Today I’m discussing:
- Building Patricia after failing in 13 businesses
- iWello’s healthcare service for ₦300 ($0.76)
- African teachers and educational technology
- Airtel Money’s partnership with Flutterwave
Building Patricia after failing in 13 businesses
Perseverance is one of the qualities of successful business owners. Although it takes time for a business to thrive, this usually depends on keeping your eyes on the goal regardless of obstacles.
Techpoint Africa’s Chief Servant, Múyìwá Mátùlúkò, had a chat with Hanu Fejiro Agbodje, CEO of Patricia — an alternative payment solutions platform — about his failure in 13 other businesses before Patricia.
In this insightful discussion, Agbodje reveals how his failed business experiences later paid off.
Interestingly, he just wanted to make ₦30,000 ($84*) monthly, so in 2017, Agbodje started the company as a gift card exchange platform before evolving into a cryptocurrency exchange.
One of the things that struck me was that he kept a journal where he jotted down all his ideas. For me, that’s pretty inspiring because in the past, I’ve had some brilliant ideas, but I never remembered them because I didn’t write them down.
As a neurodivergent person, this is something I want to start doing because I get easily distracted, forget things quickly, and rarely have light bulb moments just by thinking. So, once I’ve forgotten an idea, it’s difficult to recall the concept again.
Moreso, despite having no technical background and being unaware of the existence of a tech community that could assist his business, Agbodje’s 13 failed business experiences paid off immensely.
Do you want to know how? Please, read this: From ‘urgent’ ₦30k to $50m: How Hanu Fejiro Abodje built Patricia from scratch
Want a different experience? You can watch it here: From ‘urgent’ ₦30k to $50m: How Hanu Fejiro Abodje built Patricia from scratch
*- dollar exchange rate in 2017
iWello is making healthcare available for ₦300 ($0.76)
According to an International Finance Corporation (IFC) report, Sub-Saharan Africa’s healthcare system remains the worst in the world. And few countries can afford the $34 to $40 per person per year that the World Health Organization (WHO) considers the bare minimum for essential healthcare services.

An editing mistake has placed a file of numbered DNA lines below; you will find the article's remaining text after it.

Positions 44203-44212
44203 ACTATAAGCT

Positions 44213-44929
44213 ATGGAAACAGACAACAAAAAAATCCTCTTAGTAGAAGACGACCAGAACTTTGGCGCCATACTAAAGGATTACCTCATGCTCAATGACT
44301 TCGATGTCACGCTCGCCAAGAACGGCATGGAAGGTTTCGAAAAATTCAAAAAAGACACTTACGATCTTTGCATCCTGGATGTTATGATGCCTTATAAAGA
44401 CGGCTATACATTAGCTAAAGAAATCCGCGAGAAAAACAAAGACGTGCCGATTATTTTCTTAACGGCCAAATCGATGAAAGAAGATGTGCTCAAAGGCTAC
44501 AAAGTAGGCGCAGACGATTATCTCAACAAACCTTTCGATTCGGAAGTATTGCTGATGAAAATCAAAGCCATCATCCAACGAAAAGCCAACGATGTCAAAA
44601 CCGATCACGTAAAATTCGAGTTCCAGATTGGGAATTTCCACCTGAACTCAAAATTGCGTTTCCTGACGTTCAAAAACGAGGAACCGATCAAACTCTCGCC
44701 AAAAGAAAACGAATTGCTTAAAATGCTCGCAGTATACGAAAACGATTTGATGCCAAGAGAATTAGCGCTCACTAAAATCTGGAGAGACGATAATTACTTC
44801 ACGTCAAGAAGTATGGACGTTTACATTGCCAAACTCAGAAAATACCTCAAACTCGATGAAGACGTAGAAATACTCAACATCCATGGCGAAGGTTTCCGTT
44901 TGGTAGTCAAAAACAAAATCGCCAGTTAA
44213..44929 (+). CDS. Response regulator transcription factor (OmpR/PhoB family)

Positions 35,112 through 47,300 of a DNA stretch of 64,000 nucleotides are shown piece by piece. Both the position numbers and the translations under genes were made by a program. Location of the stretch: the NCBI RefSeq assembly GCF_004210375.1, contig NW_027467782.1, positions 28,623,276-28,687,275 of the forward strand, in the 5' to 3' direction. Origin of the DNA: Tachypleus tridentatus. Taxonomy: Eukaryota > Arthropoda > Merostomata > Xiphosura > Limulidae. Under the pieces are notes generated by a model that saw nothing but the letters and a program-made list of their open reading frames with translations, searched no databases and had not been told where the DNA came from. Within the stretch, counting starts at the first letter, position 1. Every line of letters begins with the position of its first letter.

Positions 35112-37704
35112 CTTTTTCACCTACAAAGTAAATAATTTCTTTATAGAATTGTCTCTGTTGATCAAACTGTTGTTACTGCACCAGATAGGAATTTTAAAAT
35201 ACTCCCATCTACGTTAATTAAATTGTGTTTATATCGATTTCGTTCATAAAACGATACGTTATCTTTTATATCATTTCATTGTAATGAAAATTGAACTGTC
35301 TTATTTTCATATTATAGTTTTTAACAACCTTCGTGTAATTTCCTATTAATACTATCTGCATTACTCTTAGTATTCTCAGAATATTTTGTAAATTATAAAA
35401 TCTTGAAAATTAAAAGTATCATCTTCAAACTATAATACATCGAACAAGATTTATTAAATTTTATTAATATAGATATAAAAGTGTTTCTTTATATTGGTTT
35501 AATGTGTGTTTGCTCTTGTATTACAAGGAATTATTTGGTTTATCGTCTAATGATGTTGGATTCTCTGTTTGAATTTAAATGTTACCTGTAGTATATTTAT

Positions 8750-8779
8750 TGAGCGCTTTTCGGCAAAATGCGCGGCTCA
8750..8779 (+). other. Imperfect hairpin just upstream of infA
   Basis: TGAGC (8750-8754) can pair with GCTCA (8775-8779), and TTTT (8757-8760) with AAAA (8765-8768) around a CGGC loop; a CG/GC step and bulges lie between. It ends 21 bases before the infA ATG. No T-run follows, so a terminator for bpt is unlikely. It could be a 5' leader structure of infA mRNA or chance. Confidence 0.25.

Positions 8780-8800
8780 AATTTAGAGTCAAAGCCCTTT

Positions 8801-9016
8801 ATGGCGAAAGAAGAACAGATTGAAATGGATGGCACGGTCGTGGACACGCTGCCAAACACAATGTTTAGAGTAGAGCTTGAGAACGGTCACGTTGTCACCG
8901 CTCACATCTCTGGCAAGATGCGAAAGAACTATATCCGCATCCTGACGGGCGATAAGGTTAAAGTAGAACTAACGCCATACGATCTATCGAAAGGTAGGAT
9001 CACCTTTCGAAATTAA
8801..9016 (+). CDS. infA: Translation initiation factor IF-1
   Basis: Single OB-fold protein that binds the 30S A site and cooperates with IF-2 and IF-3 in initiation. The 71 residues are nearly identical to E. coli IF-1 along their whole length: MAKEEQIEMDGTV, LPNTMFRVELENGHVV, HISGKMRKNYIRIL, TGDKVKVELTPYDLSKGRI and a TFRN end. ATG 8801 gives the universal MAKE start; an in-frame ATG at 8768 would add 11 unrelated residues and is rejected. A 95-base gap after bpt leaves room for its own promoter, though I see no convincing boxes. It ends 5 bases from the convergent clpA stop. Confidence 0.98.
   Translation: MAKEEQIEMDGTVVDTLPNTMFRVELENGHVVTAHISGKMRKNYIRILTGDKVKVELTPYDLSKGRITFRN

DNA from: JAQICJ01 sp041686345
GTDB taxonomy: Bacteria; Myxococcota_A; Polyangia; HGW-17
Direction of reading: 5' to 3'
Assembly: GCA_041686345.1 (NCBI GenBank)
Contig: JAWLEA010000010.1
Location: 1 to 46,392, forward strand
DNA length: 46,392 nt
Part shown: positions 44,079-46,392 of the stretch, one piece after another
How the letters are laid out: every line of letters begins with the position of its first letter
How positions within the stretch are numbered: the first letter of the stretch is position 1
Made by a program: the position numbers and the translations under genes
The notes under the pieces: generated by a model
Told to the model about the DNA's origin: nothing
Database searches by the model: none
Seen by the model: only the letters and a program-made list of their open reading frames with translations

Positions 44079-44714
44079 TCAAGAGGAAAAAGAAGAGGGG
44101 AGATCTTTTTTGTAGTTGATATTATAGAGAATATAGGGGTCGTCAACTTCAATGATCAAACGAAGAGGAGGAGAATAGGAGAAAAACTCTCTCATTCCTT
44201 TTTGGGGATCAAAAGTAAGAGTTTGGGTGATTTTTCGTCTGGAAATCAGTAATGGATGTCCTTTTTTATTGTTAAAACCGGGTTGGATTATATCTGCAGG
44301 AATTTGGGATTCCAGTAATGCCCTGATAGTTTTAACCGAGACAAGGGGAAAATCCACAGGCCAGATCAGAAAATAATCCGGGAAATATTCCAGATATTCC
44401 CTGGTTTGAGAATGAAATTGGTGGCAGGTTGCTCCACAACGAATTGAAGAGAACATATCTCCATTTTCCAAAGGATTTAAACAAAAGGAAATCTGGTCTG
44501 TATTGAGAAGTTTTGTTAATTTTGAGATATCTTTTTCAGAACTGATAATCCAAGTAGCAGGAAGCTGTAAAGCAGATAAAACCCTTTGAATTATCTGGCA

Also, per the United Nations (UN), most Africans, primarily the poor and middle-class, rely on underfunded public health facilities. At the same time, a small minority has access to well-funded, high-quality private health care.
To solve this, iWello, a telemedicine startup, is making healthcare available to Nigerians for ₦300 ($0.76).
Founded in July 2021 by Ismail Adejonwo, the startup provides healthcare consultation and surgery funding for procedures like appendix removal, caesarean section for pregnant women, and kidney failure issues.
African teachers and educational technology
The role of technology in education can be traced back to 2,500 years ago. And the main goal of incorporating technology into education is to change how teachers and students gather, access, analyse, present, and transmit information.
This research by the Academy of Finland says that technology transforms the teacher’s role from that of a traditional knowledge provider to that of a facilitator, guiding the students’ learning processes and engaging in joint problem-solving with the students.
And around the world, education systems are investing in technology to help teachers be more effective.
But, given that the edtech industry is still in its early stages in Africa, what does the advancement of educational technology mean for teachers?
Joy and Chimgozirim explained what this means here: What do current edtech innovations mean for teachers in Africa?
Airtel Money partners with Flutterwave
Airtel’s mobile money platform, Airtel Money, has announced a partnership with African payments company, Flutterwave to expand Airtel Money’s services to business across Eastern Africa.
What exactly does this mean? Consequently, businesses in Uganda, Tanzania, Zambia, Malawi, Kenya, and Rwanda can accept Airtel Money payments and make bulk payments into Airtel Money wallets.
This partnership was declared just one day after Airtel Africa announced that Olusegun Ogunsanya, former CEO of Airtel Nigeria, has assumed the role of Managing Director and CEO of Airtel Africa on October 1, 2021.
Why this partnership? Airtel Money believes that as consumer behaviour changes and eCommerce grows, businesses will be increasingly required to accept mobile money payments from customers for goods and services.
It also claims that larger businesses are discovering that sending large amounts of money to their employees’ or customers’ mobile money wallets is less expensive, faster, and more convenient.
Is this similar? Yes. In September 2021, Flutterwave announced a partnership with MTN Group, Africa’s telecoms company, to enable businesses in Cameroon, Côte d’Ivoire, Rwanda, Uganda, and Zambia to accept payments via MTN Mobile Money (MoMo).
Olugbenga Agboola, Flutterwave CEO, says, “We are excited to have partnered with Airtel Money to further advance local businesses payment methods which will allow them to increasingly provide more services to their customers, grow their customer base and revenue.”
What I’m reading and watching
- Facebook Lost About $65 Million During Hours-Long Outage. Read.
- What They Don’t Tell You About Mental Illness. Watch.
- Is Africa’s Future Online? Watch.
Have an amazing day ahead.
Victoria Fakiya for Techpoint Africa.
Writer. Tech enthusiast.